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Inaugural Ohio River Recreation Trail Paddling and Cycling Adventure spotlights new tourism effort

Staff report

An inaugural Ohio River Recreational Trail Paddling and Cycling Adventure started off Friday in Portsmouth, Ohio and will end June 9 in Louisville.

The group was in Northern Kentucky Tuesday, staying overnight at the Thomas More Biology Station in California. Yesterday, it made a stop at the Rosemary Clooney House in Augusta and on Wednesday it will be in Gilday Riverside Park in Cincinnati to start its second leg of the adventure.

The combined efforts of Cincinnati’s Paddlefest and Louisville’s River City Paddlesports created the event to support and encourage people to explore the Ohio River from water or land and to find recreational adventure locally.

From Cincinnati, it will start its second leg of the river journey with three Voyager canoes and 30 people, stopping in Rising Sun, Vevay, and Westport before landing at Louisville Community Boat House at Louisville Waterfront Park on Sunday between 2-3 p.m.

Paddling team on first leg of adventure. (Photo provided)

As avid outdoor enthusiasts and paddlers, the groups have joined forces to create a recreational trail on and along the Ohio River, a 274-mile long Ohio River Recreation Trail.

“I’ve paddled the 133 miles from Cincinnati to Louisville more than 15 times, sometimes in my own kayak and other times with 10 people in a voyager canoe, and the beauty and tranquility of the Ohio River never ceases to amaze me,” says David Wicks of Louisville’s River City Paddlesports, and the driving force behind the development of the Ohio River Water Trail.

“What we are trying to do is open peoples’ eyes to the beauty and majesty of the Ohio River and to provide the opportunity for them to find adventure in the environment that exists in their own back yards,” added Brewster Rhoads, recreational trail co-convener and founder of Cincinnati’s Paddlefest.

The Inaugural Ohio River Trail Paddling and Cycling Adventure began June 1 in Portsmouth, Ohio and will end June 9 in Louisville.

One Voyager Canoe with 10 hearty souls are paddling from Portsmouth to Cincinnati (June 1-5) and three Voyager Canoes with approximately 30 people will complete the trip paddling from Cincinnati to Louisville (June 6-9).

A team of cyclists led by Cincinnati cycling enthusiast Jene Galvin will also make the journey, documenting bike routes and land-based points of interest along the way. River communities have graciously offered to host paddlers and cyclists for dinner and overnight camping.

The Ohio River Recreational Trail will begin in Portsmouth, Ohio upstream of Cincinnati and end 274 miles away in West Point, Kentucky, just downstream of Louisville.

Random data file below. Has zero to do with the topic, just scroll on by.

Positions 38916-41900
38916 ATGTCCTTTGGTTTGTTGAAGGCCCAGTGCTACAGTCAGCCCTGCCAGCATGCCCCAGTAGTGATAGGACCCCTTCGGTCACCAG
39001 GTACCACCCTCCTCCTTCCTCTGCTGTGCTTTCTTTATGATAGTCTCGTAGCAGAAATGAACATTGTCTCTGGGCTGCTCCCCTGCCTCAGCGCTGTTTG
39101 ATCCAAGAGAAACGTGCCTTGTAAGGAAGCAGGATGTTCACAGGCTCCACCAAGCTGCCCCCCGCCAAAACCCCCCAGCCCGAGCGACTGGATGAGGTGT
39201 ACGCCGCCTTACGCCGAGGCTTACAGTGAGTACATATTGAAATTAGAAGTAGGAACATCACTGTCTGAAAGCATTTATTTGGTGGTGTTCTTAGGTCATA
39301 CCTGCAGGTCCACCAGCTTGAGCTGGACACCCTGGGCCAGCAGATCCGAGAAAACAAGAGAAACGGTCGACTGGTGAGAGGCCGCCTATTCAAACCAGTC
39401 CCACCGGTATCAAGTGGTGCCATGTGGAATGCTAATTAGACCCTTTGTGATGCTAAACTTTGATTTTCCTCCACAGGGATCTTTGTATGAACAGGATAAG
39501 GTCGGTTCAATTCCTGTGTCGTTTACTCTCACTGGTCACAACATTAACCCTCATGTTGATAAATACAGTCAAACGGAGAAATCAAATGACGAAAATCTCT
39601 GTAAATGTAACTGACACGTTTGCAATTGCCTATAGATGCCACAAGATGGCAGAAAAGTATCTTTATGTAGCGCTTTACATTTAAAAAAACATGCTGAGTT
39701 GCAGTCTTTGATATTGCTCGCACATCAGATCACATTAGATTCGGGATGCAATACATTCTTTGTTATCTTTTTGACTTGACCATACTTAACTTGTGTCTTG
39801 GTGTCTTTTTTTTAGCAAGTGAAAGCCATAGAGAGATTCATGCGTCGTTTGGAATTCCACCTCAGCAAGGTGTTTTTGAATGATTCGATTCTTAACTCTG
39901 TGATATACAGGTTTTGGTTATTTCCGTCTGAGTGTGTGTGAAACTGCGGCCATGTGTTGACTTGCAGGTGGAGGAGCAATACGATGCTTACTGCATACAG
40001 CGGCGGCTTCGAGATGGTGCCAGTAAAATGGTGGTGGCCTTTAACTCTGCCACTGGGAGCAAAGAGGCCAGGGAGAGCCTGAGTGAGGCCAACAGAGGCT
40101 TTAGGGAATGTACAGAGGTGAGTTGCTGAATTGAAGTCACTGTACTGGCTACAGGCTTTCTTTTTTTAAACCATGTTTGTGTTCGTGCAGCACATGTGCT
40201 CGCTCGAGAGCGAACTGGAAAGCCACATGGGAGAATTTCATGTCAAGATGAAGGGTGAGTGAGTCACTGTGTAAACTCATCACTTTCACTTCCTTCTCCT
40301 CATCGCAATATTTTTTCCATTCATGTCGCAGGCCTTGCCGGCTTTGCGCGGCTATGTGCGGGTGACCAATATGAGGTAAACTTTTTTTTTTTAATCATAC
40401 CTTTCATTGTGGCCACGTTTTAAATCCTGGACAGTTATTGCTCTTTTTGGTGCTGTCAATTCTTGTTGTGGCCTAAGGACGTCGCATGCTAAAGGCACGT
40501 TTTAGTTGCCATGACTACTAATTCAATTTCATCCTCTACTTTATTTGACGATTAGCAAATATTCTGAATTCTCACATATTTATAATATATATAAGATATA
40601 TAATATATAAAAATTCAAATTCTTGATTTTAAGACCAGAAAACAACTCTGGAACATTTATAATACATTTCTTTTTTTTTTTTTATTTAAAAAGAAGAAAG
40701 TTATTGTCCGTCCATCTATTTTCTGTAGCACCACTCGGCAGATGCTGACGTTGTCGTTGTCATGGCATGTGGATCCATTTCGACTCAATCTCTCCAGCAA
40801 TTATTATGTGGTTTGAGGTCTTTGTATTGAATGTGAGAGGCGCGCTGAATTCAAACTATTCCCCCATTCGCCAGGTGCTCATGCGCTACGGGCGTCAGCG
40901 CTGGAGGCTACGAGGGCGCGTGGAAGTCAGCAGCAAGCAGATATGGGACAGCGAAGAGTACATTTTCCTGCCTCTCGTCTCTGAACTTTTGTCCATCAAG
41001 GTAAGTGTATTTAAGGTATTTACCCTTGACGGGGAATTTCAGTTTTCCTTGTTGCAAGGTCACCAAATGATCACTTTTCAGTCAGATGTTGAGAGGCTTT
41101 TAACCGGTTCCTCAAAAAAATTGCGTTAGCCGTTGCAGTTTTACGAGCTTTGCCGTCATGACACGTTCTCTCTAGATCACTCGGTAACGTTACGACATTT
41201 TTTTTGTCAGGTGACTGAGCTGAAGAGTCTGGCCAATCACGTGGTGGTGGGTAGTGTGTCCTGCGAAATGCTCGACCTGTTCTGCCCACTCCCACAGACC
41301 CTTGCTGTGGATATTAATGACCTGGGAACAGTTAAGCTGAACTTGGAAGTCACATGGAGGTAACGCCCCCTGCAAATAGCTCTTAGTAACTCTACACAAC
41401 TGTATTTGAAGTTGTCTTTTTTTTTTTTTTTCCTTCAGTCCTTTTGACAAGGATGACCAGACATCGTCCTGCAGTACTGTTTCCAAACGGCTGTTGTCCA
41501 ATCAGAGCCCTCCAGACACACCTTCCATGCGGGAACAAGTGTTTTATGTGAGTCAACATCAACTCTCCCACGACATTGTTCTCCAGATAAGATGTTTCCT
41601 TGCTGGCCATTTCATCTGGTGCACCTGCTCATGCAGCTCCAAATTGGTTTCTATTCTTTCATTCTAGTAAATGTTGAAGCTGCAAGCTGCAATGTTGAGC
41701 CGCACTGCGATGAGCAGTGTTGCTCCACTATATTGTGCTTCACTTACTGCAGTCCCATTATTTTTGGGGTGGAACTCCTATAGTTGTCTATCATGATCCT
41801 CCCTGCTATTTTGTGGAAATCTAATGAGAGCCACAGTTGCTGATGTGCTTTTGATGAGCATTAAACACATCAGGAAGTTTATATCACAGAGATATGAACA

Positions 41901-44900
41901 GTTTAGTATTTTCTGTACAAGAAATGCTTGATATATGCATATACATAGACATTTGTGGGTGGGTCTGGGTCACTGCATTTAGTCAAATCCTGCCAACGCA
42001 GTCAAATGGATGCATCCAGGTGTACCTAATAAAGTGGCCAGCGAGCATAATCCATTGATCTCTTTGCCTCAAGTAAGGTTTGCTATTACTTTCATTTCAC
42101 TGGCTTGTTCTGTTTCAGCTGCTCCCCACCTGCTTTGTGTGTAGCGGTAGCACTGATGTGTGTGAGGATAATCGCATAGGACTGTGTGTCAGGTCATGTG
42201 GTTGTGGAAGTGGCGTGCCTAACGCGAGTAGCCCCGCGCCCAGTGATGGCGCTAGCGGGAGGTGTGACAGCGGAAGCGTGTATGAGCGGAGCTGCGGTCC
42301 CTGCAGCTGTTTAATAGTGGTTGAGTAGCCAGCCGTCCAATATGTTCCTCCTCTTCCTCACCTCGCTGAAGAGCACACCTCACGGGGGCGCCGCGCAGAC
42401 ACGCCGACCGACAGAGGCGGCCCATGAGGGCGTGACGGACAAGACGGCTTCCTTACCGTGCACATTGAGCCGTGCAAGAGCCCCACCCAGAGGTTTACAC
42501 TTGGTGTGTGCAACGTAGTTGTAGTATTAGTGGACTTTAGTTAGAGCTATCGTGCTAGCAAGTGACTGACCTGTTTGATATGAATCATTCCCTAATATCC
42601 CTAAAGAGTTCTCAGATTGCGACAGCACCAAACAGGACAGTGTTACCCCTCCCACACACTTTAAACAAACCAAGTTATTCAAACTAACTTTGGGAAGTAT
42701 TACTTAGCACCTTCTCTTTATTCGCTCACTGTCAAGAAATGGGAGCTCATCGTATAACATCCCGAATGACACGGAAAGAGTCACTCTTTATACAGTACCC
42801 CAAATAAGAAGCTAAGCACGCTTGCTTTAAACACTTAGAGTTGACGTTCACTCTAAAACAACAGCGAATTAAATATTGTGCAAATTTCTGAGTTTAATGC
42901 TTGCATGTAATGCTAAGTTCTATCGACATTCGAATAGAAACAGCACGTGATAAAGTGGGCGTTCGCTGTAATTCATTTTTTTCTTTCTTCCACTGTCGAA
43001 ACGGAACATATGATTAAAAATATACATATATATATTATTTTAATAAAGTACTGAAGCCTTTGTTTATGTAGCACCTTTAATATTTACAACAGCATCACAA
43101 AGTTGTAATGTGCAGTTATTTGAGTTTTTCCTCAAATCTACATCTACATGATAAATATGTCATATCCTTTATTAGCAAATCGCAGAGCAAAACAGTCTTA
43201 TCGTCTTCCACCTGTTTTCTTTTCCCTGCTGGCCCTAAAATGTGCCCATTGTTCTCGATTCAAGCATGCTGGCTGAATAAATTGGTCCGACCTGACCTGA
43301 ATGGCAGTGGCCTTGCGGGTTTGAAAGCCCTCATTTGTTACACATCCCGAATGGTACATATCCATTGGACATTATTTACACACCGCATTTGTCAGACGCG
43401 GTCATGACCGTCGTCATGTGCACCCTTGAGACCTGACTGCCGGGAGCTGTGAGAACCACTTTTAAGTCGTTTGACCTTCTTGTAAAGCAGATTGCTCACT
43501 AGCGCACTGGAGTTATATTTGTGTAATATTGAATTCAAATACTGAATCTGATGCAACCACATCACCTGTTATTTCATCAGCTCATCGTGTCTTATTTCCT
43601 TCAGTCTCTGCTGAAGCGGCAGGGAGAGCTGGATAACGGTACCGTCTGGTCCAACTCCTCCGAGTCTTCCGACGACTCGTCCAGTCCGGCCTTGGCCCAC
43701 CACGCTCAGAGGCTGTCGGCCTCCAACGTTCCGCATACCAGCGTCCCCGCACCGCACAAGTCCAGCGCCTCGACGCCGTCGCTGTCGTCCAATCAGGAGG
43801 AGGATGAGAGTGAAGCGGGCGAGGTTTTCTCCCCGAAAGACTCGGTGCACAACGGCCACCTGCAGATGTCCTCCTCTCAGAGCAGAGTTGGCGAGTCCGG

There are numerous historic towns along the route, as well as two major metropolitan complexes for travelers to enjoy and explore. The Ohio River Recreational Trail will:

  Promote tourism, safety, respect for private lands, and Leave No Trace (TM) ethics while facilitating both long distance and local paddling, sailing, power boating, fishing, and cycling along the Ohio River. 

  Provide increased access to the Ohio River by collaborating with local governments, recreation organizations, and commercial user groups.

  Coordinate with county and municipal travel and tourism entities to ensure the largest possible impact on retail, lodging and food sales while providing a high-quality experience for paddlers, cyclists, anglers, and boaters.

  Work with the state wildlife and natural resources agencies in Kentucky, Indiana, and Ohio to promote Ohio River fishing, boating, hunting, cycling, bird watching, and nature appreciation.

To support users of the trail, the Ohio, Kentucky, Indiana Regional Council of Governments (OKI) has been developing the Digital Guide to the Ohio, a GIS-based online mapping system that will help paddlers, power boaters, cyclists and even motorists plan multi-day adventures in and along the Ohio.

Phase one of the Guide should be available to the public later this month. It will contain information regarding numerous points of interest, river and weather conditions, lodging, restaurants, safety information, and much, much more. In addition, REI has awarded a grant to support the development of the trail.

“As an avid paddler, outdoorsman and Community Outreach coordinator for REI, I am thrilled that we were able to support the development of this trail,” said Owen Nyswonger of REI, and one of the few paddlers that will make the entire 9-day, 274-mile journey.

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